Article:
Left Out Liberal

A left-wing/liberal look at the UK's General Election of 2005.

Saturday, April 16, 2005

Uneducated?

There's a very good article on the BBC website at the moment from their education correspondent, Mike Baker, discussing where education has gone from this campaign. It's well worth a read, especially as it goes beyond this point to discuss how the media makes politicians dance to its own tune.
"It is an odd spectacle when the party leader and education spokesperson spend half an hour setting out their thoughts on education only to be immediately asked about immigration or national insurance.

Yet this is exactly what happens. Of course, as a journalist, I would defend the right of the media to ask politicians about whatever issue they think is important to their readers, viewers and listeners."
I've been wondering this too, and it doesn't just happen during an election. If you examine the transcripts of any of the PM's press conferences, you'll notice how Tony Blair will talk on a subject for a few minutes and then almost none of the subsequent questions will be related to it. The first question is often completely at a tangent, and it doesn't seem to fit together very well.

The article moves on:
"One of the worst aspects of journalism is the pack mentality - it is safer to hunt together than to rove independently. If the big beasts of the journalistic jungle are going on one issue, others will follow.

So, while they might like to test out the details of... policy, they dare not miss their one chance to try to wrong-foot the politicians on an issue that has cropped up elsewhere.

I fear, and I speak as a television journalist, that this problem is largely the consequence of the daily news conferences being broadcast live on 24-hour news media. Journalists like to get their questions on the air almost as much as they want to hear the answers."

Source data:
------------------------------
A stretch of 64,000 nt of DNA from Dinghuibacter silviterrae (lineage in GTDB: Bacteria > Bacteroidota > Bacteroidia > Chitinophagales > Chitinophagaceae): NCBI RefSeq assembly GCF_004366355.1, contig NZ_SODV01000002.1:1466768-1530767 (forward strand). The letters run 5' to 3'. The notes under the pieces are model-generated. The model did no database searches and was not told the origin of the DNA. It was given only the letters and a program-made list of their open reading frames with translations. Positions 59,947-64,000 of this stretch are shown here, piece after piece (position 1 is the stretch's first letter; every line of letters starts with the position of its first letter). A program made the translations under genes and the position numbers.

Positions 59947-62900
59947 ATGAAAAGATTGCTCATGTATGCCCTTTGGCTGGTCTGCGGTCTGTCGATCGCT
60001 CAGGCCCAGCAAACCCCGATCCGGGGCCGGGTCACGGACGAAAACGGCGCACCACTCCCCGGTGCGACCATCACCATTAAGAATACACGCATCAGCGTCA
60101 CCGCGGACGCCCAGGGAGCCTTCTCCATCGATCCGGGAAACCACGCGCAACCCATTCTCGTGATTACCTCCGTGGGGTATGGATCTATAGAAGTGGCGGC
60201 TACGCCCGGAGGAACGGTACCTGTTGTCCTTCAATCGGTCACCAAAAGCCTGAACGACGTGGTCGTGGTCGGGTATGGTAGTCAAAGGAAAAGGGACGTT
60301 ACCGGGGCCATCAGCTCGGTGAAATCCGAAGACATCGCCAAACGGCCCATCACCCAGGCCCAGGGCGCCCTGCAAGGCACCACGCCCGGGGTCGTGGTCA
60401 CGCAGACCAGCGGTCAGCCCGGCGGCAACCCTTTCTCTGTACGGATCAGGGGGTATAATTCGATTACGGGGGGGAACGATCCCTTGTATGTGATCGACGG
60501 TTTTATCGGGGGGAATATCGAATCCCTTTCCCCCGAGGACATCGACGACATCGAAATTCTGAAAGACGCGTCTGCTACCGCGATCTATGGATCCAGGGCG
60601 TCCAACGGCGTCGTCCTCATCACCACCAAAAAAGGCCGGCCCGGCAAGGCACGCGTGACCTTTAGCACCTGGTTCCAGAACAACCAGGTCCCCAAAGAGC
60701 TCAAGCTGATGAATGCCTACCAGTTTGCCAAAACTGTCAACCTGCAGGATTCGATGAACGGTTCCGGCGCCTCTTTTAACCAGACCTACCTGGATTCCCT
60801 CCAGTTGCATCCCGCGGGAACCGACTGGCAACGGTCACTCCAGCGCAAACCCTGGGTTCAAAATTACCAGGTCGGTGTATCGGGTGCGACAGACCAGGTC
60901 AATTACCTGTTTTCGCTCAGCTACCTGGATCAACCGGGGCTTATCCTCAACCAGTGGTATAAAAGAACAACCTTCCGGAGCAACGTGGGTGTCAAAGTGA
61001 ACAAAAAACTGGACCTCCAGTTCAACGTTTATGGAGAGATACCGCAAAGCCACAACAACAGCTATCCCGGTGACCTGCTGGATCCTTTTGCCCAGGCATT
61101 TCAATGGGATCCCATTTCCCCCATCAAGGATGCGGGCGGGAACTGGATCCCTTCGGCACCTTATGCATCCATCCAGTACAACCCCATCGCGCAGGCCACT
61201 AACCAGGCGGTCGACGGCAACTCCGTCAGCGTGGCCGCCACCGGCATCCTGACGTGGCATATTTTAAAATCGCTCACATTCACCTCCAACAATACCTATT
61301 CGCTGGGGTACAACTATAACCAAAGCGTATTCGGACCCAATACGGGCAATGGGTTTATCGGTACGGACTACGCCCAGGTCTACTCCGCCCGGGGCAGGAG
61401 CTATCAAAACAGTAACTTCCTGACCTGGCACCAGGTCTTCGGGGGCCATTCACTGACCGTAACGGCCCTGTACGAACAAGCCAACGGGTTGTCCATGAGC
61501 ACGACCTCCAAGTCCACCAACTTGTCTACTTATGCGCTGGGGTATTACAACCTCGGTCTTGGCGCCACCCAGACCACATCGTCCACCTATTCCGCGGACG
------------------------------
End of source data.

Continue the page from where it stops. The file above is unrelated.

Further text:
There's more, but I leave that to you to read. It is a fine summary of the mess that politics has gotten into in this country. Because the whole object of presentational style is now to take advantage of the media, it's hardly surprising that the media have responded by taking the ultra-critical line on as many things as possible. And even if it isn't critical, it will use the "if we're sceptical and cynical about everything then it will still be fair" line.

This then feeds in to how we view the politicians, and it only adds to our deep-seated suspicion of everything they do.

But then again, I do feel the media does also bear a lot of the blame. They don't need to be this harsh. I'd like it if every now and then they actually asked questions on the issue the presentation is about, just as long as it clearly isn't an attempt to divert news away from another story. As citizens, we depend almost entirely on the media to know where parties stand on the issues. They have a lot of power, and it worries me that a hell of a lot is slipping under the radar that will be important to millions of voters. I'm sure I'm not the only one who would like to see education as the top priority of all parties, but it's not getting the headlines.

The media is unaccountable. They should always remember that. They like to think they're doing an important job by scrutinising the elected politicians, but there are many tens of thousands of people out there who could do the job just as well and may even bring a different light to the story. But since we can't do that, they need to show a bit of humility. They've got to use their power wisely. It's OK for them... they can stir shit endlessly but if anyone ever pulls them up on it they have the retort, "I ask the questions!"

Makes you wonder. Just how much of this campaign is actually being dictated by the media? Who's to say the politicians are in control of anything?

2 Comments:

At 9:17 pm, April 16, 2005, Blogger CuriousHamster said...

Interesting post. I'd agree that reporters can be too confrontational at times, and that they often pursue their own (or their editors/owners) agendas.
I'd still say the politicians, and especially the government, can maintain a degree of control by using their power to restrict access to key figures. Blair won't often be seen on a programme like Newsnight, for example. He'll do Richard and Judy no problem though.

 
At 9:46 am, April 18, 2005, Blogger Eddie said...

I think that's a reflection of just how bad the situation has become. Blair knows that the journalists like to set traps for him, so he's reacting by avoiding the confrontation as much as possible. And where could it be safer than to chat to Richard and Judy about sending flowers to his wife?

 

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